And then later:

Both men recognize their own class in relation to the content. Kirby, who remained proud of his heritage as the son of a Lower East Side immigrant, does not write his text in “Thor-speak” but uses his working class action voice to express his ideas. This forces questions about how class operated between the men. Implicitly, art is produced in a strangely abased position in the social hierarchy of production. Art appears to be the tool of the intuitive, untamed mind, while writing evidences intellectual precision and authority. Logocentrism is bound to class structures and it seems Thor-speak claims the authority of the noble class and that its writer represents a conduit to this class with its values of duty and honor. Remember as Longinus says: “The great speech maker speaks great thoughts.”


Does this mean that when Jack Kirby himself chose to use "noble diction and dignified word-arrangement" when he wrote his own dialogue for THE NEW GODS, that Kirby "abased" his own artwork by having Orion say grandiloquent things like, "I have heard the word-- and the word is battle!"

What a horrible man you were, Writer Jack Kirby, for abasing the work of Artist Jack Kirby!!!

Van Cook does address Jack Kirby, writer, but significantly, she does not choose to explore NEW GODS, the Fourth World title closest in tone and content to Marvel's THOR, but a sequence from MISTER MIRACLE, in which Kirby spoofed Stan Lee as the flamboyant agent Funky Flashman.  But to hear Van Cook tell it, even this japery remains within the sphere of false consciousness:

But his mockery does not release either from the cycle of production. Althusser states that free will is essential for this continual state of self-delusion (false consciousness) to persist. The subject must feel that he is free to act as he chooses, but his self recognition within the social structure ensures that he will continue to be productive and remain within an ideology that he believes he has created and sanctioned.
Because Kirby's character Mister Miracle-- who is more or less coeval with "labor" even as Flashman symbolized "management"-- shows amused tolerance of Flashman's absurdity, Van Cook tells us :

Scott Free promotes a silent acceptance of the workingman’s role, while the entitled Flashman proclaims about the difficulties of creative work.

Van Cook's interpretation-- that Flashman represents the reinforcement of the "stratifications of class and labor"-- does not hold under close scrutiny.  There is a shadow of truth in the fact that Scott Free is an actual producer of a commodity, in the form of a performance (which Eagleton might or might not find "valuable") while Flashman is merely one who claims he can facillitate the commodity's dispersal to audiences.  In Steve Ditko's Randian terminology he might be called a "looter."  But Flashman, unlike Stan Lee in Kirby's actual life, never becomes a permanent influence on Scott Free; indeed, he never appears in any Jack Kirby work following MISTER MIRACLE #6.  That's not much of a "reinforcement," Van Cook!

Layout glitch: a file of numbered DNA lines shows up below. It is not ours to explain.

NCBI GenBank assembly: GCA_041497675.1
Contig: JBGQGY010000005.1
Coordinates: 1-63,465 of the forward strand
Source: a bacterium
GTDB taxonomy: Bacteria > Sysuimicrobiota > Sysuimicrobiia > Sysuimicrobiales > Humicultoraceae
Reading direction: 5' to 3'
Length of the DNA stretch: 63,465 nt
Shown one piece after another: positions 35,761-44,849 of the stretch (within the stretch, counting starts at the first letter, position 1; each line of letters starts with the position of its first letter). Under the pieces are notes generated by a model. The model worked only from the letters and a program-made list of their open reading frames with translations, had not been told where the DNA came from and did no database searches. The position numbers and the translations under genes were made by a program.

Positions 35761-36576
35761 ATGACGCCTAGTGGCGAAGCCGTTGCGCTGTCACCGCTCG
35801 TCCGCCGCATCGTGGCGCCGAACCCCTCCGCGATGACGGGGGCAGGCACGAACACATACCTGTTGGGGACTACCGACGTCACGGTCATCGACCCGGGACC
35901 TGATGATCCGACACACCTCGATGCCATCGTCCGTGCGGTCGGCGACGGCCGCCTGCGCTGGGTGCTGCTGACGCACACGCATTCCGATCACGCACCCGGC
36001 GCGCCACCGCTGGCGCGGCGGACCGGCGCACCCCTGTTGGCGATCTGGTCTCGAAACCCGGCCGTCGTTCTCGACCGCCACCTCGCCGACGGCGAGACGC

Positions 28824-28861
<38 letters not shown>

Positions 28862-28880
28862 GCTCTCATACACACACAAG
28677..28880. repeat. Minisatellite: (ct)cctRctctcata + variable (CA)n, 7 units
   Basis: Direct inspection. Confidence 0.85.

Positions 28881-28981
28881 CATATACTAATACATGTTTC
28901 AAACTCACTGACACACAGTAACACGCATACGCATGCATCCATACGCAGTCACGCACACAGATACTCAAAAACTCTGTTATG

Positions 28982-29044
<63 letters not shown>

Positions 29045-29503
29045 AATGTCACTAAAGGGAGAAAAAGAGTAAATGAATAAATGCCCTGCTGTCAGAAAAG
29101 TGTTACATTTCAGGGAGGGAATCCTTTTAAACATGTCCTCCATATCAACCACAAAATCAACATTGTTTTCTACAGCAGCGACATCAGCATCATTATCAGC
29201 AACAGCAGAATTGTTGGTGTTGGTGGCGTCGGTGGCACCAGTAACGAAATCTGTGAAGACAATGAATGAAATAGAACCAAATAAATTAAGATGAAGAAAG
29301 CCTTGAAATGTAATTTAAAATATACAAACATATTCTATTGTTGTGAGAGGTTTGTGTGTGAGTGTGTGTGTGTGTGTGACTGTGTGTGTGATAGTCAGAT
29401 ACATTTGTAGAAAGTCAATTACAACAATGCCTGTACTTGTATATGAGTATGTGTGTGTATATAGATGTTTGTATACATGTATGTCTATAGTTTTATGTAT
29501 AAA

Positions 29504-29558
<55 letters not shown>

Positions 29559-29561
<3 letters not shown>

Finally, "Sublime Capital" veers off from its original topic of the ideologies of Lee and Kirby, and chooses to go after the generalized ideologies of the American military, touched on briefly (and irrelevantly) with respect to the service records of Lee and Kirby.  After detailing how a U.S. Congressman expressed his regard in a Congressional session for a particularly affecting TERRY AND THE PIRATES sequence by Milt Caniff, Van Cook tells the reader how this was her original context for her discussion of the Longinian sublime:

Originally, before the Kirby /Marvel result, I had intended to offer this passage about “Terry and the Pirates” as evidence of  the power of the sublime as a political tool and to discuss the slippery parameters of cultural institutions and government bodies.  I wanted to interrogate how diction in comics elevates or otherwise shapes response and meaning.  In the end, the colonization of the Colonel Corkin speech by a government representative suggests that elevated diction is recouped by the ruling class, even in the ambigous guise of applause.

In other words, if there exists even circumstantial evidence that sublimity, in the form of "elevated diction," is something that a "ruling class" might use against the disenfranchised, then one must look askance at rhetoric-- "especially sublime rhetoric"-- as being yet another commodity. 

Yet once again, the one-sided duality persists. If "rhetoric" is determined by Eagleton's implicit concept of "sales-value," then real "cultural value" must be somehow outside the sphere of commodification; must be the opposite of "noble diction."

Well, the most logical opposite of "noble diction" would be "plain speech."

Therefore, I submit to my readers the true face of a Cultural Value Beyond Commodification.

(Yeah, I gotcher Logocentrism Rat Cheer, ya hippie.)